Akufo-Addo urges Africans to resist any form of enslavement
President Nana Addo Dankwa Akufo-Addo, has justified the need for reparation for the atrocities and barbarism of the Trans-Atlantic slave trade which resulted in the transportation of a number of people from the African continent to the Americas and the Caribbeans.
Ghana, he said, had been given the honour by the African Union to organise a conference in October, which would bring together Africans all over the world to reflect and push forward the demand for reparation.
“If people could be compensated for the ‘holocaust’ then Africans can be compensated for slavery,” he indicated.
President Akufo-Addo said these at a durbar of chiefs held to mark the celebration of this year’s Emancipation Day celebration held at Assin Manso in the Central Region on Friday.
This year’s celebration was on the theme: “Empowering the African family to confront challenges of the 21st century”.
President Akufo-Addo explained that the Emancipation Day celebration, provides the platform for Africans and people of African descent to renew their demand for reparations.
He called on Africans and people of African descent to rise up and resist any form of enslavement or attempt to oppress them in the current global sphere by presenting a united front.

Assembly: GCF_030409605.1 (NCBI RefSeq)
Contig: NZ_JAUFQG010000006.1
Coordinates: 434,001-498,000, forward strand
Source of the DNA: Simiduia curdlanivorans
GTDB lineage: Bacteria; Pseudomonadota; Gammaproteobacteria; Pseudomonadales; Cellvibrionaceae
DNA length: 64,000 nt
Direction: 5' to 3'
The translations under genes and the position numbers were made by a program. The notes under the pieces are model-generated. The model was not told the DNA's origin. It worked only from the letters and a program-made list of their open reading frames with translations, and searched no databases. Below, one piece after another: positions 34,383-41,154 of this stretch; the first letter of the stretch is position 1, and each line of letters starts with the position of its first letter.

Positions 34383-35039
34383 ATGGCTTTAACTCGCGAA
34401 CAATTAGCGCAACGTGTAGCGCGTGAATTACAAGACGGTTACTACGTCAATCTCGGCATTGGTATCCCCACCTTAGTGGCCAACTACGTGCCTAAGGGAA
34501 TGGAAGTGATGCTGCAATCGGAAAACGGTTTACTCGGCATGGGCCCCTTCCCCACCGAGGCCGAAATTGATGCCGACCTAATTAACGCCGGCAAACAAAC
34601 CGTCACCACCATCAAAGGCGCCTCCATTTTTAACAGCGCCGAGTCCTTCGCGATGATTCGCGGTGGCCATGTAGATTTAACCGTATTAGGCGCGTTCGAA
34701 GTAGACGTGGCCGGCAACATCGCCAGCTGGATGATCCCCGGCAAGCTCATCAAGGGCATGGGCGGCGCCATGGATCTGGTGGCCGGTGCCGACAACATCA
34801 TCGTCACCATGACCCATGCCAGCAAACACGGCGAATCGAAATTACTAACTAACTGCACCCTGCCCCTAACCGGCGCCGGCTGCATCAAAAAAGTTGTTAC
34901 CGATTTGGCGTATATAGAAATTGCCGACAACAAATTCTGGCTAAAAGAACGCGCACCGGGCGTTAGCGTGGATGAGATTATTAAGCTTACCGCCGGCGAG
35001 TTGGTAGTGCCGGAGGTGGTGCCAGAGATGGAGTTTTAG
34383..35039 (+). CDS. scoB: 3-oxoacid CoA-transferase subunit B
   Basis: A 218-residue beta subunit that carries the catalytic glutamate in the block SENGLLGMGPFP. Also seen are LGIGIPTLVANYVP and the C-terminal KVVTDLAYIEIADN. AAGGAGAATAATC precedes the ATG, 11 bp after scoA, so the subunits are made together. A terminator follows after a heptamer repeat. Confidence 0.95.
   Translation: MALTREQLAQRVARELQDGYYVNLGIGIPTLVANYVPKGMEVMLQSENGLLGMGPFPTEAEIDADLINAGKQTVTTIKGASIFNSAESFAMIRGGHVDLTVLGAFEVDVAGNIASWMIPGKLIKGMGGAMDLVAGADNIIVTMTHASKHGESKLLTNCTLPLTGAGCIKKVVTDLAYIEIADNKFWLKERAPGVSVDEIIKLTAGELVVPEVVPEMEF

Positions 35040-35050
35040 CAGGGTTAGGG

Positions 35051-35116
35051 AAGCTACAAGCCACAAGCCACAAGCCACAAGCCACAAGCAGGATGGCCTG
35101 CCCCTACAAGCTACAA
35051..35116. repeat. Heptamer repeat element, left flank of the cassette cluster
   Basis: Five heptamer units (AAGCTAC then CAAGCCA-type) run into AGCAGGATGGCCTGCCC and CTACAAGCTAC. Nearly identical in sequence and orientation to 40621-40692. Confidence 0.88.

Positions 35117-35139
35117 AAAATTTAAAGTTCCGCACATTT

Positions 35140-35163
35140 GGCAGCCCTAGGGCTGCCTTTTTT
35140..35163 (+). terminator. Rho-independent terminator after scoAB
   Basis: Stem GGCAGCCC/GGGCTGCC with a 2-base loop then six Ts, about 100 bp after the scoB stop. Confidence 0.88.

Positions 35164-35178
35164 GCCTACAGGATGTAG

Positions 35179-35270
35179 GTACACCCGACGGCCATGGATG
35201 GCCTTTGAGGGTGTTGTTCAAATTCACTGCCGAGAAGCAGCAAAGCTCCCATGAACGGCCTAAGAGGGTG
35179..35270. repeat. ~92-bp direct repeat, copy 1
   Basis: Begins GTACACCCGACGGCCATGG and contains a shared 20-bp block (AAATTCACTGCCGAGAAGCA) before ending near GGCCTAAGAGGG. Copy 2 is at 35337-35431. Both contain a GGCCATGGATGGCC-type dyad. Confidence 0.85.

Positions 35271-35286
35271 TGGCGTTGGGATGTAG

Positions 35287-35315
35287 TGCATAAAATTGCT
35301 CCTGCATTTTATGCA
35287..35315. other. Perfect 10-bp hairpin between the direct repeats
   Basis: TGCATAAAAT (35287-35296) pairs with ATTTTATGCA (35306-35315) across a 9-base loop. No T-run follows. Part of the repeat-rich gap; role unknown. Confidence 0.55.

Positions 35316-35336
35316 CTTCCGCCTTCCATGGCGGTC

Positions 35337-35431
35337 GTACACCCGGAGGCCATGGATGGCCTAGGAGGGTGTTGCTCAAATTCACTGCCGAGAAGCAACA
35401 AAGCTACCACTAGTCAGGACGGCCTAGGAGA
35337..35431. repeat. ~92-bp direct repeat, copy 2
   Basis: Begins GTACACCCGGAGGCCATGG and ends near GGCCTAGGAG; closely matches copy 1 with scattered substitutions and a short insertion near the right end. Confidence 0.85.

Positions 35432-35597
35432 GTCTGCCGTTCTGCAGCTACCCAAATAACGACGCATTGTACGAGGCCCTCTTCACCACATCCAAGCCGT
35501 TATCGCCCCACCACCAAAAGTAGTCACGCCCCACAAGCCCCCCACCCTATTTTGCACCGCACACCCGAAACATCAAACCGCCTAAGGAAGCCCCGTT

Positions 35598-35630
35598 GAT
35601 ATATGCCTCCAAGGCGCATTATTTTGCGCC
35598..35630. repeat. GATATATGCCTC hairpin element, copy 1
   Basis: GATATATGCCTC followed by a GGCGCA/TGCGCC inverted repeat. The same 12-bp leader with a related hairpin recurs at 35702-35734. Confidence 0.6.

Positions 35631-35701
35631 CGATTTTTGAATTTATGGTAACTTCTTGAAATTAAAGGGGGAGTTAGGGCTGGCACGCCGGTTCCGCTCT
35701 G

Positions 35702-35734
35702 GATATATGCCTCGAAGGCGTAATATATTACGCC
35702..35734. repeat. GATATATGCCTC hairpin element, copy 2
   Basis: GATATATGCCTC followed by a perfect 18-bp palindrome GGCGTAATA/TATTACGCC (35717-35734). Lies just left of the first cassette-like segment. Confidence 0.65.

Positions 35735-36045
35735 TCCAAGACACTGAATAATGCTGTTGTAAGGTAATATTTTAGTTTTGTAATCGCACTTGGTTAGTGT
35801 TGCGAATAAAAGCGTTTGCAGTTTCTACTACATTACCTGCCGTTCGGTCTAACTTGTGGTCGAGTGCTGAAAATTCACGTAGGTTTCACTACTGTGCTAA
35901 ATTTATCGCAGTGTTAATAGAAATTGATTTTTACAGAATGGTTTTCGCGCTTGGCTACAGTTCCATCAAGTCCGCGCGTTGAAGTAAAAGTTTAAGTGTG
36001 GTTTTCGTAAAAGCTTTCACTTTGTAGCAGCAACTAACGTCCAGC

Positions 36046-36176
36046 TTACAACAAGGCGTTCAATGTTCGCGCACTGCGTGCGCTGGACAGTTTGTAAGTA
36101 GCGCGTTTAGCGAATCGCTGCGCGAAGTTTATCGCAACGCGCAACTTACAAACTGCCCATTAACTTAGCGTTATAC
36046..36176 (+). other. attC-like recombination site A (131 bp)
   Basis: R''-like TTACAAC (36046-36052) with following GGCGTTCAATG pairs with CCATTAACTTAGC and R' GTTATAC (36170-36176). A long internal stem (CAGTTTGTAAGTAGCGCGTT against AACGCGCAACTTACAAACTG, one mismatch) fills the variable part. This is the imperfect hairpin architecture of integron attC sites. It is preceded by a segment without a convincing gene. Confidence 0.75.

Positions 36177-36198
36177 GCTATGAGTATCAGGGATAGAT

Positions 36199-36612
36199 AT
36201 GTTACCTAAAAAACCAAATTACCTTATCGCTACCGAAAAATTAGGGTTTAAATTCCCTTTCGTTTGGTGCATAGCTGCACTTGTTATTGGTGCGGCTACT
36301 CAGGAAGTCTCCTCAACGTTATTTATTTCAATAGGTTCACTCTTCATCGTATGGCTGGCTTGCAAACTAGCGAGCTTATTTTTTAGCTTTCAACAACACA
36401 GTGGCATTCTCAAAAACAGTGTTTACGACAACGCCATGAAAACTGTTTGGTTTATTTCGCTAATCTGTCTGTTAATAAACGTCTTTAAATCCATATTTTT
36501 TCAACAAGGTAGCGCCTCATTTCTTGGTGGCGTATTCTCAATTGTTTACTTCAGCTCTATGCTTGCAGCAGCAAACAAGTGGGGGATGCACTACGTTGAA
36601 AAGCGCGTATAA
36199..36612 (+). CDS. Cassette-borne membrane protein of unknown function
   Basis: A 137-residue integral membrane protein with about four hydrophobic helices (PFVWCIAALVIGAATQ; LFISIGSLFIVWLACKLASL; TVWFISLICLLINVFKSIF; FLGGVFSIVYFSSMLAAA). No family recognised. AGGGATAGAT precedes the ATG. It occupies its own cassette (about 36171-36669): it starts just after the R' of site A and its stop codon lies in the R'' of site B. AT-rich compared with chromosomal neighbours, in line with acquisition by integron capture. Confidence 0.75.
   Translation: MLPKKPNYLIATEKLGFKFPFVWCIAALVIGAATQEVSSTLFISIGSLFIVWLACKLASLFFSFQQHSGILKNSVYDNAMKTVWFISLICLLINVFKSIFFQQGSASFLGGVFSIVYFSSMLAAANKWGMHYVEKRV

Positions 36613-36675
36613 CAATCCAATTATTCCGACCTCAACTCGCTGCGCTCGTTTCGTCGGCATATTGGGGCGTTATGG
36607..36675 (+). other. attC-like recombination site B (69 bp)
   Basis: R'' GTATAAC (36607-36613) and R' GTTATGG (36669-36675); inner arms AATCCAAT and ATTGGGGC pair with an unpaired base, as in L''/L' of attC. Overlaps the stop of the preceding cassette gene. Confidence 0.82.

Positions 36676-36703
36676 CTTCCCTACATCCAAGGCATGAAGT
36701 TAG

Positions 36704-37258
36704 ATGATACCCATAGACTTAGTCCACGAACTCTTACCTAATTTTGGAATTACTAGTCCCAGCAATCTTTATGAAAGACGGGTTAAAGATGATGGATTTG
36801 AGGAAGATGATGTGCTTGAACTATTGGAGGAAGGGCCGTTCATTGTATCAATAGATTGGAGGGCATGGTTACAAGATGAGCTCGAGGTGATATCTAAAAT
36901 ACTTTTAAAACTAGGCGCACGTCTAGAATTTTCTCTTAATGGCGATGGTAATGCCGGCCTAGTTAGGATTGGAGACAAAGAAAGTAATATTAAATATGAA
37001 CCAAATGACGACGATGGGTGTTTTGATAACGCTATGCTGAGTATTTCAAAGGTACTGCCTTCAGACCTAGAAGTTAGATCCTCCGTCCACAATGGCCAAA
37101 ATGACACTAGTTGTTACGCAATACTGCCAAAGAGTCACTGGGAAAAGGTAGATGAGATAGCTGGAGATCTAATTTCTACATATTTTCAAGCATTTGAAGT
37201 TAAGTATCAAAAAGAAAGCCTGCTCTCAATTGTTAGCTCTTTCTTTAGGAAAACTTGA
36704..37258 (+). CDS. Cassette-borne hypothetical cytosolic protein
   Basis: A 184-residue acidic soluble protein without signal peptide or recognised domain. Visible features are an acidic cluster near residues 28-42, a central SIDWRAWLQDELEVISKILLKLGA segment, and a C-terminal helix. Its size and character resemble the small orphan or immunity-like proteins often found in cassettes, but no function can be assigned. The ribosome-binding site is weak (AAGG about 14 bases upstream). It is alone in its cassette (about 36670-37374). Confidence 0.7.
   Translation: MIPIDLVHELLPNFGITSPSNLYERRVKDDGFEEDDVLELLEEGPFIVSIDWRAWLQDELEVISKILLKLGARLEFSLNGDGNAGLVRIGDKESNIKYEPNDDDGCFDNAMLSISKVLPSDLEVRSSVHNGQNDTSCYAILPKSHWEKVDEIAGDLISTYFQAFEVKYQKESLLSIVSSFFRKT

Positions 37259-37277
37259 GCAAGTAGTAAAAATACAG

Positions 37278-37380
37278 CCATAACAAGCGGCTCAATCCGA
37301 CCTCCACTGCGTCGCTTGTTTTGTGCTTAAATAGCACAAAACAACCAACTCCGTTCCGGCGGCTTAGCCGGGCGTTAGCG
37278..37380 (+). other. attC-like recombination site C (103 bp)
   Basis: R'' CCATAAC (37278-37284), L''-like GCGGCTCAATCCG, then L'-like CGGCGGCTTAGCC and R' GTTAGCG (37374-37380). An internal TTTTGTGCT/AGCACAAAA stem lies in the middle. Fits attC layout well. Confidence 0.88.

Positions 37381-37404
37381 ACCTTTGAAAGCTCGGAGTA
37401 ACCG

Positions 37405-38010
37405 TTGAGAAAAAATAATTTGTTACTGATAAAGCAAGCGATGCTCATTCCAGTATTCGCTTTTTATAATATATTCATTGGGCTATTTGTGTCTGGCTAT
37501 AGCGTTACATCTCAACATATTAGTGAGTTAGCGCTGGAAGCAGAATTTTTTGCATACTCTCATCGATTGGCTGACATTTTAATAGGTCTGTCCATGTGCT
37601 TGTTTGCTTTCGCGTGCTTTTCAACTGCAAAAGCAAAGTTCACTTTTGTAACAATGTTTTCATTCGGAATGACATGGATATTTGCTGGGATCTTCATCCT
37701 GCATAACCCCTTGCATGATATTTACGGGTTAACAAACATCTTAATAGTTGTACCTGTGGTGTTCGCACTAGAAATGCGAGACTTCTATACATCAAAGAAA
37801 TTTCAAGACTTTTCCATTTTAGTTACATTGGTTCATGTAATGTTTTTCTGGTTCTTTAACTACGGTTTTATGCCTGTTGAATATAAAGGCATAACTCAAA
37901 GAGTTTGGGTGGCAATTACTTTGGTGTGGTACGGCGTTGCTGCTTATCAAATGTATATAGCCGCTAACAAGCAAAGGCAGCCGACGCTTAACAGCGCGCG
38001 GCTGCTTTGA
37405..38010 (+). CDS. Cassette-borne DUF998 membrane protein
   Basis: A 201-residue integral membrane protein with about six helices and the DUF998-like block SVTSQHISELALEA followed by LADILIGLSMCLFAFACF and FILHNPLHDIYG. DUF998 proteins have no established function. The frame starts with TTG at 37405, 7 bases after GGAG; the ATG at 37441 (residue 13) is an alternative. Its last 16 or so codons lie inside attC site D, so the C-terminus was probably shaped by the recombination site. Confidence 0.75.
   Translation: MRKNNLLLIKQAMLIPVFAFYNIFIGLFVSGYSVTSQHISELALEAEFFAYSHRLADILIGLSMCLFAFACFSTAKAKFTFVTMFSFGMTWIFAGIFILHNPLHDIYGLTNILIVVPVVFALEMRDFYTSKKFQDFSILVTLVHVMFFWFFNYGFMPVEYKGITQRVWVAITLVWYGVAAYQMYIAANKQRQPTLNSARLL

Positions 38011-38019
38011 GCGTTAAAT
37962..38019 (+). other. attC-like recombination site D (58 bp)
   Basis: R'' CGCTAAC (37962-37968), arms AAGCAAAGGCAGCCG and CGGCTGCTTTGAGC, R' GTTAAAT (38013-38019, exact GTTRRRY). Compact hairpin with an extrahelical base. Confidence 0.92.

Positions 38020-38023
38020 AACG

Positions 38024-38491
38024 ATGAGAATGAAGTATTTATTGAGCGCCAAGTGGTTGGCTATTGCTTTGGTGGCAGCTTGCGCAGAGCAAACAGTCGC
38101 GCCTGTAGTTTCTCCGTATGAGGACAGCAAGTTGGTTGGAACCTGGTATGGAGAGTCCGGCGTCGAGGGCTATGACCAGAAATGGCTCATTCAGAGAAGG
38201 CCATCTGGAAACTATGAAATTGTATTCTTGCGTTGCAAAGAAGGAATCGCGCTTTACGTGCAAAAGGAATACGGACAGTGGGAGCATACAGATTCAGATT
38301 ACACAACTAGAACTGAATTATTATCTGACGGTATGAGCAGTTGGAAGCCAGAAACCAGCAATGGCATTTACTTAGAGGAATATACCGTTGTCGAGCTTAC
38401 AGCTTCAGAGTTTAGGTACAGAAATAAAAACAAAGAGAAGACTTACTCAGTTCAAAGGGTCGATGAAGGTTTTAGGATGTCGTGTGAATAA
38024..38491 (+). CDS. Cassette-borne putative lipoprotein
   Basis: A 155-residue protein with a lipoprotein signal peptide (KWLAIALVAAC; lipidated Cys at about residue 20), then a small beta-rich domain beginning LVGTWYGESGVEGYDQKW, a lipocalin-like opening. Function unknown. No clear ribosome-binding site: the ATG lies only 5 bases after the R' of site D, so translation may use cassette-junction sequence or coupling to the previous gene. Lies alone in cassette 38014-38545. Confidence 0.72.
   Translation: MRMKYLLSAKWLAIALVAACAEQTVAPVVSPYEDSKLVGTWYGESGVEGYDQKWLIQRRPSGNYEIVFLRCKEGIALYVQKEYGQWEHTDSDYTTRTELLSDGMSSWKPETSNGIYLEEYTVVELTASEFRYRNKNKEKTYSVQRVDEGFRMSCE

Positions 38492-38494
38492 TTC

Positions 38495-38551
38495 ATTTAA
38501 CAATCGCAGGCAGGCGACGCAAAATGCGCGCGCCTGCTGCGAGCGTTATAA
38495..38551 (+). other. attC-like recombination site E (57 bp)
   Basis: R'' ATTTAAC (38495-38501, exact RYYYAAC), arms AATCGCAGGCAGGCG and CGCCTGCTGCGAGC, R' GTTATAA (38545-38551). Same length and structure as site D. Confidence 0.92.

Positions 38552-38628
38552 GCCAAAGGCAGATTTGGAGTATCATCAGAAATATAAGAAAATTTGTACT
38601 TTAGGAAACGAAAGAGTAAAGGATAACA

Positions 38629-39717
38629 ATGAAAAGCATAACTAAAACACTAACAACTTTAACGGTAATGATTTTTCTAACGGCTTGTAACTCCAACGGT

He said a united Africa would allow the continent to achieve the desire of the ancestors, saying, “Nothing will prevent the African continent from achieving the desired purpose if we unite as Africans.”
He said: “This celebration allows us to do many things, to bring back into memory the millions of our kins who were killed as a result of the slave trade here in the Atlantic and in the Americas and the Caribbean.
Additionally, he said, the event, enables Africans and Africans in the diaspora to renew a pledge never to allow such atrocities and barbarisms to be visited on Africans ever again.
“It also allows us to re-engage the African family and build a bridge across the Atlantic. It allows us and our brothers and sisters in the Americas and the Caribbean and all over the world to find themselves again as one,” he said.
In his remark’s Prof. James Small, who represented the Diasporan community, called on Africans and people of African descent to forgive in the spirit of reconciliation, saying, “We must forgive and rise above the bitterness and move ahead positively to ensure that many years later, nearly 190 years, the shackles of our hands are gone, and the shackles on our feet are gone.”
The Central Regional Minister, Mrs Justina Marigold Assan, in her remarks, explained that the Emancipation Day celebration paints a picture of Ghana’s commitment towards the liberation of the African.
She indicated that the quest for Africans to defend their existence and the African heritage was now, saying, “Our survival as individuals, as nations depends much in acquiring the necessary skills to keep pace with the rest of the world.”